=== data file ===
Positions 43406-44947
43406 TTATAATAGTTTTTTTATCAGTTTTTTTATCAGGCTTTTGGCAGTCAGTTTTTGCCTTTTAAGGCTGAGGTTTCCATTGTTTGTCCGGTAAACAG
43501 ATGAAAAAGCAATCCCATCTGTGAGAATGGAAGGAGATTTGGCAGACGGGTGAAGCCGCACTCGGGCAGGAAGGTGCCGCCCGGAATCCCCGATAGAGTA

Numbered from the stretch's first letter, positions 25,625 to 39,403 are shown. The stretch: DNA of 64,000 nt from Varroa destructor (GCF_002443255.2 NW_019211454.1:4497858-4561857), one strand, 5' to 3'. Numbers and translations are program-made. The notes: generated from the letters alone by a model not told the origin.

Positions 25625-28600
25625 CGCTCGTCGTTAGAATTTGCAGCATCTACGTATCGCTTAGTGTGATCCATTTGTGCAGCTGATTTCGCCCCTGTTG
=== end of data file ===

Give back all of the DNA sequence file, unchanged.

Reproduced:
Positions 43406-44947
43406 TTATAATAGTTTTTTTATCAGTTTTTTTATCAGGCTTTTGGCAGTCAGTTTTTGCCTTTTAAGGCTGAGGTTTCCATTGTTTGTCCGGTAAACAG
43501 ATGAAAAAGCAATCCCATCTGTGAGAATGGAAGGAGATTTGGCAGACGGGTGAAGCCGCACTCGGGCAGGAAGGTGCCGCCCGGAATCCCCGATAGAGTA

Numbered from the stretch's first letter, positions 25,625 to 39,403 are shown. The stretch: DNA of 64,000 nt from Varroa destructor (GCF_002443255.2 NW_019211454.1:4497858-4561857), one strand, 5' to 3'. Numbers and translations are program-made. The notes: generated from the letters alone by a model not told the origin.

Positions 25625-28600
25625 CGCTCGTCGTTAGAATTTGCAGCATCTACGTATCGCTTAGTGTGATCCATTTGTGCAGCTGATTTCGCCCCTGTTG